Full exposure: Ultracool glass houses
People who live in glass houses …
A modernist statement — the use of industrial materials such as glass and steel for domestic home construction — was made by such visionary architects as Ludwig Mies van der Rohe, with his 1929 Barcelona Pavilion. Later he did the same in the United States with his Farnsworth House, and Phillip Johnson followed suit with his Glass House in New Canaan, Conn.
These homes blur the line between indoor and outdoor spaces and are studies in transparency and reflection.
The saying that people who live in glass houses shouldn't throw stones predates the building of the first glass home, but it certainly is good advice for anyone looking to live in one.
Glass homes continue to make statements in residential design, though it does take a certain kind of person to feel comfortable with all that exposure. Life in a modernist fishbowl requires either a lot of chutzpah or plenty of private acreage — not to mention some tight security to keep those gawkers away.
For now, take a look at the best see-through homes on the market.
The Glass Pavilion
This Montecito, Calif., home was designed by Phillip Steve Hermann, who also designed homes for singer Christina Aguilera and comedian Lenny Bruce. It's going for a cool $35 million.
The Glass Pavilion is set within a 3.5-acre estate of oak groves in one of the wealthiest communities in the U.S. Inside – if you can call it that – is more than 14,000 square feet of living space.
The home is almost entirely constructed of glass, with massive structural steel beams, and took six years to build. The large glass panels are Star Fire glass, an incredibly clear glass often used for jewelry displays. The multiple fireplaces are made of statuary marble.
The home has five bedrooms, five and a half bathrooms, a grand hallway and a large wine room. It also includes an art gallery where the architect, who designed the home for himself, displays his vintage car collection. The space accommodates more than 30 cars within its walnut-lined walls.
Bathe within full view of the outdoors in an Antonio Lupi free-standing tub. Fortunately, there is plenty of security to keep the peeping toms at bay. The home is in a gated estate at the end of a long driveway and comes equipped with a high-tech security system.
Built in 2007, this rounded pod house in Quepos, Costa Rica, was designed by Andres Morales. The home has a main house and a guest house, with the added perks of horse stables and a helipad.
The home is near Manuel Antonio National Park, one of the most biodiverse in Costa Rica. On display are exotic monkeys, sloths, iguanas and a whopping 184 bird species. Along the beach, you'll find dolphins and even migrating whales.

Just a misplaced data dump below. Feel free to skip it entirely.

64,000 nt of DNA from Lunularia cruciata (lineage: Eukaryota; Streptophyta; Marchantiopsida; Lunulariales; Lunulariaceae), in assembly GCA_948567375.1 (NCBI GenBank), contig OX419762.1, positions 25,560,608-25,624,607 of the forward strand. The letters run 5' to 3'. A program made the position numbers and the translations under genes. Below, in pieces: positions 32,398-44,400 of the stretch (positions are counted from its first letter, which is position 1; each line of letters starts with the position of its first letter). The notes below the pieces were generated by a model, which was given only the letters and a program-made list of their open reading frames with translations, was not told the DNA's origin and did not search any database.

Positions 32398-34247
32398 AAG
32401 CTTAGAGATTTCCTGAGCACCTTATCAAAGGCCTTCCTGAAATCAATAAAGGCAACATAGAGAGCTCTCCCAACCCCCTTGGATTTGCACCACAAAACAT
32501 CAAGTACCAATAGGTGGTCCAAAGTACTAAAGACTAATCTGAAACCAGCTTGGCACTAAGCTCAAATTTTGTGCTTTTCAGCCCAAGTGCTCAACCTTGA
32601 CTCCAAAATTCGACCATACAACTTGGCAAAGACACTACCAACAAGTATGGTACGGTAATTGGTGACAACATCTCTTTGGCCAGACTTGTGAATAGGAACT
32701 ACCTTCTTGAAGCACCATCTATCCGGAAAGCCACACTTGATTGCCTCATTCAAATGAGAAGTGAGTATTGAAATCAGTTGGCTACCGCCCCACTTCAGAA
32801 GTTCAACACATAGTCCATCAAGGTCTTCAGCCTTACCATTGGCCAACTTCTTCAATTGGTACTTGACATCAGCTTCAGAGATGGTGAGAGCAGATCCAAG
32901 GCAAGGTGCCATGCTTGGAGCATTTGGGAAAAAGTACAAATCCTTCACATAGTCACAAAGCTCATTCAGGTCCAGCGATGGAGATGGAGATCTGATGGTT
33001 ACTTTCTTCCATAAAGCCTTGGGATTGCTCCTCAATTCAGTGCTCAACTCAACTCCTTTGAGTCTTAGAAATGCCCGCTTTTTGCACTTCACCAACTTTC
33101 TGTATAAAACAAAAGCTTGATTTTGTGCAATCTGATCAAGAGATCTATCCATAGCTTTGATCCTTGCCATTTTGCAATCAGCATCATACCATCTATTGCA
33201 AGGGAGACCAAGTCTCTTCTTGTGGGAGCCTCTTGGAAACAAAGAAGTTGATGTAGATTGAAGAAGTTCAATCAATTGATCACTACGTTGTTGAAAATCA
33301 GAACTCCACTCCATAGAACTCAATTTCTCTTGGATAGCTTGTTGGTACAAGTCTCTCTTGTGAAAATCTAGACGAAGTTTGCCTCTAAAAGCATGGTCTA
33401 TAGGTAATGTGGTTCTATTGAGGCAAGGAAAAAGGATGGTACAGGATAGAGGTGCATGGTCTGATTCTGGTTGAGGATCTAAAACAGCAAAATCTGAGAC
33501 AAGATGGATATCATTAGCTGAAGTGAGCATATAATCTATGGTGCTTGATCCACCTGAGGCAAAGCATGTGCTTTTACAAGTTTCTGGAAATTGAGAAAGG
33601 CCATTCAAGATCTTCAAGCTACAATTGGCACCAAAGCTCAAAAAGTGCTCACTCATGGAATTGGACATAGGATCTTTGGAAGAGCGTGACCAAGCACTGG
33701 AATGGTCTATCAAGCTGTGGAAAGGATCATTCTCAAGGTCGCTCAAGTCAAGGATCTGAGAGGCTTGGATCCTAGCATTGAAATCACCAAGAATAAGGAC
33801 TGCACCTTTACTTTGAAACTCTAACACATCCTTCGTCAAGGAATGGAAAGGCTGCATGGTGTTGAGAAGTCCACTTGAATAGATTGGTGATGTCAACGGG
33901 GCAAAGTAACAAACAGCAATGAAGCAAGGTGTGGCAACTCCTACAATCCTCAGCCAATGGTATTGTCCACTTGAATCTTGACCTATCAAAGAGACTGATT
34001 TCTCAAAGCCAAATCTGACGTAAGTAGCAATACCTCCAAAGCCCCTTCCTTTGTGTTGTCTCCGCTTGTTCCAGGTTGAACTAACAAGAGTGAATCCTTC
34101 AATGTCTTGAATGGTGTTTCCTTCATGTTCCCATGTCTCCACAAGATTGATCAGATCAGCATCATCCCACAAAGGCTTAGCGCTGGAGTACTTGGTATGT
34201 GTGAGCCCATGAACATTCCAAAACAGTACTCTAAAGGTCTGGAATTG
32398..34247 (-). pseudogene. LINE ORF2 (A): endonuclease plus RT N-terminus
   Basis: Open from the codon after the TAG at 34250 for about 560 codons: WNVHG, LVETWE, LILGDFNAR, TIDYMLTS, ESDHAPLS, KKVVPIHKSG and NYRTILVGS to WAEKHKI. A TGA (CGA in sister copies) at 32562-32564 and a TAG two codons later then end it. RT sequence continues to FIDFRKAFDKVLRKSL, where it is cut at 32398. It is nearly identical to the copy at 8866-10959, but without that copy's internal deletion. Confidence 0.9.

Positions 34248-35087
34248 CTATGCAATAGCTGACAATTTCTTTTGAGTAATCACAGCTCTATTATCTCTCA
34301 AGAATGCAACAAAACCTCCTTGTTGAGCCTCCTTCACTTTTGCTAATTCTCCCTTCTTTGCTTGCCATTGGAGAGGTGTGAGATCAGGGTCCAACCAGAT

But the real beach party starts at home with the Austin Powers-esque bar. Groovy!
The main house
The main house has 360-degree views of the surrounding ocean and mountains, not to mention the glamorous pool that wraps around half the home.
A marble staircase leads to a master bedroom suite with a jetted tub directly behind the king-size bed. Can you say posh?
Remember the Highland Park, Ill., house of Ferris Bueller's uptight buddy, Cameron Frye, in the movie "Ferris Bueller's Day Off"? Well, the iconic house is on the market for $1.65 million — crashed Ferrari not included.
The Ben Rose Home
Cameron's house is known as the Ben Rose Home, after the noted photographer who owned it. It was designed by A. James Speyer and David Haid and built in 1953.
Into the woods
The ultraswank house is dramatically cantilevered over a ravine. It's also set on more than an acre of gorgeous wooded property.
Here, you'll find 5,400 square feet of living space, thanks to the enormous dining room, bedrooms and living rooms. Surrounded by glass, this exquisite home has Hollywood style to spare.
This London house overlooks the Victorian-era Highgate Cemetery. Philosopher and economist Karl MarxMalcolm McLaren are just two of the famous figures buried in the backyard. and punk impresario
The windows are almost entirely frameless on the cemetery side, while the street side is a curtain wall of honed black granite, steel panels and opaque glass, for privacy. The house is listed for $7.97 million.
Inside, you'll be dazzled by 4,225 square feet of living space with four bedrooms and bathrooms. The kitchen has a retractable skylight that transforms the space into an open-air courtyard.
Designed by architect Eldridge Smerin, the house replaced a 1970s structure by John Winter. The idea was to design a building with significantly lower energy consumption than the original but with a greater floor area. The home has a green sedum roof, and its temperature is moderated by its stone and glass construction.
For $13.73 million, a glass and steel home in Son Vida on Mallorca, the Mediterranean island off the coast of Spain, offers much to admire, thanks to its windowlike walls.
Secured in a gated community overlooking the city of Palma, the Bay of Palma and surrounding mountains, this home offers security and unrivaled natural beauty.
Take the plunge
The home has six bedrooms and a separate apartment, but even more droolworthy is the large, teak-decked pool with its own sauna.
Martha's old crash pad
Private homes aren't the only way to get full exposure. Renowned architect Richard Meier designed a number of glass-walled apartment buildings that have attracted celebrity interest. A penthouse duplex in his iconic Perry Street Towers in New York is for sale for $13.9 million. It also happens to be Martha Stewart's old crash pad.